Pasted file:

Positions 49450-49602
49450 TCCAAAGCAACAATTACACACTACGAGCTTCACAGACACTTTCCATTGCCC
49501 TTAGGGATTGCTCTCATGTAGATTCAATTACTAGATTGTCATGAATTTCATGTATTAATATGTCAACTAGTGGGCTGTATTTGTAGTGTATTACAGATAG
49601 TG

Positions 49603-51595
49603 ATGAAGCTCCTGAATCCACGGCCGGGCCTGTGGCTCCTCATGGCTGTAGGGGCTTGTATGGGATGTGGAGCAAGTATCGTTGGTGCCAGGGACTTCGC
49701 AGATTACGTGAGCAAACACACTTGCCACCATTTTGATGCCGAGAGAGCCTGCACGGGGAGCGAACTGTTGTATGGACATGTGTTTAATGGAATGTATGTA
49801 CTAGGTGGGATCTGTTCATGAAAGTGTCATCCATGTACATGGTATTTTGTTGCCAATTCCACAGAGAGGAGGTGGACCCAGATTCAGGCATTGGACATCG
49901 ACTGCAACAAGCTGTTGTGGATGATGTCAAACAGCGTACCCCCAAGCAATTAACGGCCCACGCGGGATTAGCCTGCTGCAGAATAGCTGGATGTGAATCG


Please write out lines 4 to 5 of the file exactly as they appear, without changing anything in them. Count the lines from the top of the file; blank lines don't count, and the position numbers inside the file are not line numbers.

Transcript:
49601 TG

Positions 49603-51595